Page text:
How to bum a kid out
Glenwood Springs, Colorado CO
Fall is upon us, and families are settling into school routines. Along with sports and homework, school fundraising programs are as inevitable as the falling leaves. You may be impacted in one of two ways.
First you are the parent. Next thing you know, your child will bring home the school fundraising agenda. I remember it well. “Mom – look what I can win! All I need to do is sell…”
Or you are the unassuming neighbor or business associate of a friend with children. The smiling face shows up at your door, pen and order form in hand. “Would you like to help our school raise money?” The heart strings go ping! You fill out the order form and make the purchase of cookie dough, magazines or wrapping paper. Myriad household items to fill your fridge, your face, your cabinets, or your closets – more stuff. But, hey it’s a good cause – right?
What if we asked ourselves a few questions?
Do I need or want what is for sale? Yes, Thin Mint Girl Scout cookies are considered a “need.” How much of the proceeds are actually going to the school versus the company that is providing the products? Would it be wiser for me to write a check directly to the school and skip the stuff? If I go direct, what long-term emotional damage will be done to this adorable, hard-working child when they don’t win their prize? See the conundrum?
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My kids would lament for a while, but I don’t think I caused irreversible harm. If we dig deeper, we can ask a few more questions. Where does the school need help? Could I do something besides write a check? Could I volunteer my time? Do I have a skill that would be useful? Are there resources in my home or office that may be of benefit to them? These questions take time, and then, are we willing to take action?
Wouldn’t it be nice if kids could come home from school, focus on homework, share their day, help with family chores and go outside and play instead of knocking on doors being little product pushers?
It’s fall fundraising time – not only in the schools, but in public broadcasting and across the nonprofit sector. Soon, the letters will be going out for end of year pledge drives. One of the biggest time consumers for non-profits is fundraising. Wouldn’t it be a beautiful thing if we got in touch with causes close to our heart, evaluated our lifestyle to determine “how much is enough” and put giving plans in place that created sustainable cash flows for our schools, our places of worship, the arts and humanities, environmental or social justice concerns? Call me idealistic, but I can see a time where development directors are planning celebration parties instead of silent auctions. A time when they can focus on their mission and build their programs, serve their community and better our world. We can be a part of this, but it will take some hard work and willingness to shift our perspective.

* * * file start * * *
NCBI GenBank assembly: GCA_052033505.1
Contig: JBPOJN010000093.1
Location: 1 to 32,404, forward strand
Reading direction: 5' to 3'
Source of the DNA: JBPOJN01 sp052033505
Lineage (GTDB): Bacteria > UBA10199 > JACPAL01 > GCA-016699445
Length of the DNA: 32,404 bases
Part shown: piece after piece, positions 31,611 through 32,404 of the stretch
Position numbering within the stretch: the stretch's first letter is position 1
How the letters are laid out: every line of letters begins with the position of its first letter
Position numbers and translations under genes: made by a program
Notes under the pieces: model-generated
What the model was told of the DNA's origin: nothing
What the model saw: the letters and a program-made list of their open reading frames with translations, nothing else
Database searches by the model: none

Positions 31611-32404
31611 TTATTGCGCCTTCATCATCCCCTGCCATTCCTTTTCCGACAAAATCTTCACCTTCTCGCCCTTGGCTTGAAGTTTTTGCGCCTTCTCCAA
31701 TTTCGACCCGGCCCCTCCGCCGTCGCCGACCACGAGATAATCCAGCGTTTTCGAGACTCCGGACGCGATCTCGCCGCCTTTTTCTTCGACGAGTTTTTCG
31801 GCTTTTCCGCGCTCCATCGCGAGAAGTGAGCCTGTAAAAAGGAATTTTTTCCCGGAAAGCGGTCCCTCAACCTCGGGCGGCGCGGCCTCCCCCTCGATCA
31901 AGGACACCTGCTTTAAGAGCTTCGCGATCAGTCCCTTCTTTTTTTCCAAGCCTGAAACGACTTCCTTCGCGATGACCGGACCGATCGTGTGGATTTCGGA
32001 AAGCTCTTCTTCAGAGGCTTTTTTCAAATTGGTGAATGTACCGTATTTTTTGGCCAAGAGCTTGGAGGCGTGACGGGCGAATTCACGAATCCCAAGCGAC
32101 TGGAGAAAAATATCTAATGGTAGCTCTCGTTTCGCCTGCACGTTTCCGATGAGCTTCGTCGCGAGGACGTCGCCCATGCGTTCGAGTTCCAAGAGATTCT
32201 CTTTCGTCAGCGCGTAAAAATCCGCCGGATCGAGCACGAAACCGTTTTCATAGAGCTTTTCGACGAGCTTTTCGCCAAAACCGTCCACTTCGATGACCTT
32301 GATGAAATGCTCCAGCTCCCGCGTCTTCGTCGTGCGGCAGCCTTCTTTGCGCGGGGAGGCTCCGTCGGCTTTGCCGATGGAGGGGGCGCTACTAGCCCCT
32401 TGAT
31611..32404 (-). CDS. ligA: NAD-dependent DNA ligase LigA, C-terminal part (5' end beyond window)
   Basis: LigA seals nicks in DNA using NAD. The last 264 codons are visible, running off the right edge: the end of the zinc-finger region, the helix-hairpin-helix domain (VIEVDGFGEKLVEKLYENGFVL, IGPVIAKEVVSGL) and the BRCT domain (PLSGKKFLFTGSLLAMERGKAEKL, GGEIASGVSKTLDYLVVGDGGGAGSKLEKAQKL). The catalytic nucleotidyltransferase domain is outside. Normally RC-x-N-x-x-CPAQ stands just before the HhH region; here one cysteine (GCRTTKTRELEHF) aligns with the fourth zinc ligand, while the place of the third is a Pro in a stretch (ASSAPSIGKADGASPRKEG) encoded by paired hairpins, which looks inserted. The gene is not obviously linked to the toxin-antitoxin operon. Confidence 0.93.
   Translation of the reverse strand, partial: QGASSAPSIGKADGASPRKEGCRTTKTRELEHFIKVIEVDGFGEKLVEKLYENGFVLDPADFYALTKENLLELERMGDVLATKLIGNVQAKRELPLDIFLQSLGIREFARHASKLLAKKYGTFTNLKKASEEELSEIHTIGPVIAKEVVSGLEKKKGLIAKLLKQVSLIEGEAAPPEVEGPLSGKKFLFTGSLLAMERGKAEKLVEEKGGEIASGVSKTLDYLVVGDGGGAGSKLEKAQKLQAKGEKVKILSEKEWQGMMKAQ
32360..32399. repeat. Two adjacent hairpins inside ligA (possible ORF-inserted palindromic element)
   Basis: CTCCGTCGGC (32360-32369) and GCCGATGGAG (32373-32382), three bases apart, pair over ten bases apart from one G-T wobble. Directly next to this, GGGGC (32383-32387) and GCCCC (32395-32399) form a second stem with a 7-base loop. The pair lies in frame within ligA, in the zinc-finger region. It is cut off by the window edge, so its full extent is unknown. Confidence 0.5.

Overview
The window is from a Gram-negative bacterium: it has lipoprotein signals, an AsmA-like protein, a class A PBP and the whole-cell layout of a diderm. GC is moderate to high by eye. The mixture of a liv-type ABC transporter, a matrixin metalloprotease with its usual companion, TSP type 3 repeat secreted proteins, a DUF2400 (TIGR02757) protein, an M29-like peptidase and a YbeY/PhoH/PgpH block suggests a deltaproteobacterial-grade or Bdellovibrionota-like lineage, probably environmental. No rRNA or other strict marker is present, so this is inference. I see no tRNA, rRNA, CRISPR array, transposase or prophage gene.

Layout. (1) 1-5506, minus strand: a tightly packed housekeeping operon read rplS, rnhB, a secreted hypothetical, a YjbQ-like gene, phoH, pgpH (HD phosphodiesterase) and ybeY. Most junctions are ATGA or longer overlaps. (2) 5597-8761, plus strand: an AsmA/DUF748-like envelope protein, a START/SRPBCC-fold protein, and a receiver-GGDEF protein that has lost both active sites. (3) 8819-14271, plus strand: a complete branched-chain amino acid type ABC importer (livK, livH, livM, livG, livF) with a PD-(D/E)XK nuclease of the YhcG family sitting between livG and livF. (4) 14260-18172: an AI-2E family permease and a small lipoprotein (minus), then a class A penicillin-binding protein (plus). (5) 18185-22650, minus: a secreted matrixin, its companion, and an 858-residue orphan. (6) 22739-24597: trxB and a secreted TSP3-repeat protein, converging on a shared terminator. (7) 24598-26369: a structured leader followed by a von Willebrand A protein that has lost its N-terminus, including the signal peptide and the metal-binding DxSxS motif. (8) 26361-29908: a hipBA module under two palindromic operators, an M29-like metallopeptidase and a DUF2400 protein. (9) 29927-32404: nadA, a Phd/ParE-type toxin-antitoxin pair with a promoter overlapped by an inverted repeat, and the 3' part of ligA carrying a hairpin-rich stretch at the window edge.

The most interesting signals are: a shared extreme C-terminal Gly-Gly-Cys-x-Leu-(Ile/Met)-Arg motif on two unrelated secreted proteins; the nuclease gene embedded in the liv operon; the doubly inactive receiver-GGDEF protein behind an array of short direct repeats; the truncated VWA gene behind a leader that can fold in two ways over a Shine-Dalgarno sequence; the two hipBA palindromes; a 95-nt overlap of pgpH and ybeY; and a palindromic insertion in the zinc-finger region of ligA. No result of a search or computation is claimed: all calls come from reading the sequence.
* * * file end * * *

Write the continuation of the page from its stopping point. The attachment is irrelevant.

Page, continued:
In the words of our school crossing guards, we need to “stop, look and listen.” Stop doing it the way you have always done it – just automatically writing a check in exchange for unnecessary paraphernalia. Sure write the check, give the appreciated stock, put a nonprofit as the beneficiary designation on your IRA – but think it through first – be intentional. Look for creative ways to participate in organizations that excite or impact you. Then, listen for the quiet applause and appreciation from people you touch and the lives you change.
Danielle Howard is a Certified Financial Planner ™ practitioner and Financial Life Planner®. Her office is located at 23300 Two Rivers Road in Basalt. Visit her at http://www.howardfinancialresources.com or call 927-3909. E-mail her at email@example.com.
Advisory services offered through Lighthouse Financial LLC, a registered investment advisor. Securities offered through Cambridge Investment Research Inc., a broker/dealer, member FINRA/SIPC. Cambridge and HFR are not affiliated.
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Richard Miller and Allison Marcus were sentenced to 45, days in jail, 1,500 hours of useful public service and $100,000 of restitution on June 30, 2019, as their sentence for starting the Lake Christine Fire the prior year. They have made significant strides in fulfilling their debt to society, according to the district attorney’s office.